Deep Impact: the other Armageddon, without testosterone, but with tears

Humanity prepares for the worst disaster scenario in Deep Impact, the apocalyptic blockbuster that imposes Morgan Freeman as a proto-Barack Obama.
Haloed by the most alarmist predictions, the transition to the year 2000 will have made more than one tremble. A climate of anxiety on which the Hollywood industry has been able to capitalize by relaunching the genre of disaster film with great blows of greenbacks. On the eve of the new millennium, giants such as Independence Day, Twister and Le Pic de Dante arrived on screens around the world. Cataclysm do you want it here sprinkled with great heroic speeches, the formula is well-honed and the recipe always wins.
Bringing together rookie actors, like Elijah Wood and Leelee Sobieski, and other confirmed ones, like Morgan Freeman, Robert Duvall and Vanessa Redgrave, Deep Impact has a more modest ambition ($75 million budget), but ensures a nice return on investment (nearly 350 million garnered at the global box office). Only, despite its theatrical success, Michael Bay's bulldozer and its all-star cast supplanted it a few months later with the general public. Would we dare to speak of injustice?
"My dear fellow citizens, here we are in trouble"

IMPACT IN 3, 2, 1…

One night, while observing space through a telescope, young Leo Biederman (Elijah Wood) discovers an unknown star in the sky. More than a year passes before the truth comes to light: a comet is heading straight for Earth and the collision will take place in about a year. In collaboration with Russia, the President of the United States, Tom Beck (Morgan Freeman), and his government set up a space mission, led by Captain Tanner (Robert Duvall), to divert the comet from its trajectory. Journalist Jenny Lerner (Téa Leoni), stationed in Washington, then finds herself commenting on each stage of the mission on television.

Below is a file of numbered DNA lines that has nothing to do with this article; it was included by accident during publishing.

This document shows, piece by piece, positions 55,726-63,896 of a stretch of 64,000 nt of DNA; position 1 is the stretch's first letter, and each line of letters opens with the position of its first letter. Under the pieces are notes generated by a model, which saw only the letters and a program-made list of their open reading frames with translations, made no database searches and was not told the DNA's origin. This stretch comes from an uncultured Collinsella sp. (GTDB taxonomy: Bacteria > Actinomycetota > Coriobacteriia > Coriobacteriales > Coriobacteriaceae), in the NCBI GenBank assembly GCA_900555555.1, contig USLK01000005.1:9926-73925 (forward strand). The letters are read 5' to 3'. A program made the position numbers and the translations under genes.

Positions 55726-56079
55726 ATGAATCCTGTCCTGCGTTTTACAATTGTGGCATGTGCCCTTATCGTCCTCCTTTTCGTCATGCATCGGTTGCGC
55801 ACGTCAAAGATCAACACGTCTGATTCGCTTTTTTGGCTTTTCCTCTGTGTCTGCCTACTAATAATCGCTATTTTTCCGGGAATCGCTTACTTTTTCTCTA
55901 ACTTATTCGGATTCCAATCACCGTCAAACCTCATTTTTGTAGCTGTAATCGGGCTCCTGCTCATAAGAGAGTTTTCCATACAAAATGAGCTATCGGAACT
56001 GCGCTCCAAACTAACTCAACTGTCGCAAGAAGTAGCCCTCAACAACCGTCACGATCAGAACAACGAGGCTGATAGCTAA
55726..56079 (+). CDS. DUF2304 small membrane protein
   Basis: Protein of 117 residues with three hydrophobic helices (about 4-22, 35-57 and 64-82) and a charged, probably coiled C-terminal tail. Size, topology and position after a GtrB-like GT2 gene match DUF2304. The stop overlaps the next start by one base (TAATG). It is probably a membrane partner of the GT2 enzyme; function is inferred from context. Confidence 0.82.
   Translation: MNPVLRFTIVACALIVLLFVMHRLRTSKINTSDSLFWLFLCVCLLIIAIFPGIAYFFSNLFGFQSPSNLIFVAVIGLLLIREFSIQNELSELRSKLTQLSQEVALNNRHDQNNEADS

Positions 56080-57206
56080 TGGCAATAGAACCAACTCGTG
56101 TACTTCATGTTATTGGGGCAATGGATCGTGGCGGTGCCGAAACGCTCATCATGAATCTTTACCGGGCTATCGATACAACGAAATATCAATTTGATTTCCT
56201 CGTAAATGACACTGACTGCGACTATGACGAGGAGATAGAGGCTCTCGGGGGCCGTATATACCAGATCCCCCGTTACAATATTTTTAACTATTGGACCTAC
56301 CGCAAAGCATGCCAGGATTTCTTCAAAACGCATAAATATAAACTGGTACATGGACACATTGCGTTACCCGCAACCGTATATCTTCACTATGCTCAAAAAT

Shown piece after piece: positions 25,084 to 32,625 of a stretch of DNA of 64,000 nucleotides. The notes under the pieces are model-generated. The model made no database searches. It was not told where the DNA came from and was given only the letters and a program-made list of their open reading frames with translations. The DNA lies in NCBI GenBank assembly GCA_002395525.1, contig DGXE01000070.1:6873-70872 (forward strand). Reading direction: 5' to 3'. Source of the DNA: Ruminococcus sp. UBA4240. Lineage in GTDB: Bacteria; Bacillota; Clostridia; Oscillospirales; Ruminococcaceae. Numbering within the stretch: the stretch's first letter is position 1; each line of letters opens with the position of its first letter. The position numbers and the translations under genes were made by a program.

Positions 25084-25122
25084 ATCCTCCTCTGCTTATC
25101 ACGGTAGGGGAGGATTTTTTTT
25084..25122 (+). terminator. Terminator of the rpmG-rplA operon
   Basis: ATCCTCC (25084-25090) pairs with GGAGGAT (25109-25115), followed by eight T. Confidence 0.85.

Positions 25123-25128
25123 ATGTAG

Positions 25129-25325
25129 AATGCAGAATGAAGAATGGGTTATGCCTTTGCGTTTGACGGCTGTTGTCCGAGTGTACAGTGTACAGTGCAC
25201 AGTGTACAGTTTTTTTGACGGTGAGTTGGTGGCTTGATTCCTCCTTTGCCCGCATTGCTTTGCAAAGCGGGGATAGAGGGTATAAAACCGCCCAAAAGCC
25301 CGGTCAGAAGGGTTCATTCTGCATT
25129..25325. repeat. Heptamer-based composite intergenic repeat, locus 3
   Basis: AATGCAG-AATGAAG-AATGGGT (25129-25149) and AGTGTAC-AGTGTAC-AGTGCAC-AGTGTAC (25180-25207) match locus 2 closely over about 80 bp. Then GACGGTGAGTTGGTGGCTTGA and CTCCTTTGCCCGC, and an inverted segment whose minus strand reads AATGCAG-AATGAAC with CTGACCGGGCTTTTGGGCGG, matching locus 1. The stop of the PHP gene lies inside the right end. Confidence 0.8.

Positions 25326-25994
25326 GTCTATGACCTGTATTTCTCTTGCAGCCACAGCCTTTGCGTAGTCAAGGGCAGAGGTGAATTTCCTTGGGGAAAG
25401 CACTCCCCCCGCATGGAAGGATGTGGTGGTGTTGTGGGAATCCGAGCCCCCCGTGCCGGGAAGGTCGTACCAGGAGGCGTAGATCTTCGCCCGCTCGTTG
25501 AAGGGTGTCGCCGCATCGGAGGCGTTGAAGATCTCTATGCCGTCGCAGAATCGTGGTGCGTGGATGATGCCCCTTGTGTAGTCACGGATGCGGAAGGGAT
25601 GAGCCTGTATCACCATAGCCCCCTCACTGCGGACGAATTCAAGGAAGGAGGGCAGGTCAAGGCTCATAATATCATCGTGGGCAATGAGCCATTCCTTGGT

To account for the fateful deadline that is approaching, the story chooses to accelerate the course of mid-term events by means of ellipses whose interval is gradually reduced. Several intertitles, indicating the number of weeks, days and hours before the impact, follow one another on the screen and redouble the feeling of urgency. The apprehension of the disaster thus becomes exponential, and it is all the more striking that the film long chomping at the bit in terms of spectacular to better let go of the horses at the end.

Next door, Neil Armstrong is a small player

Despite the awe-inspiring views of the spacecraft, aka "The Messiah," dodging the flood of debris carried by the comet, the film's most harrowing moments occur on Earth. As in 75% of Hollywood blockbusters of the time, the special effects company Industrial Light & Magic (ILM) provided the show. Even if some sets are built in hard, like the surface of the comet, most of the apocalyptic visions are created by computer, starting with the giant wave which hits the American east coast during the last act.

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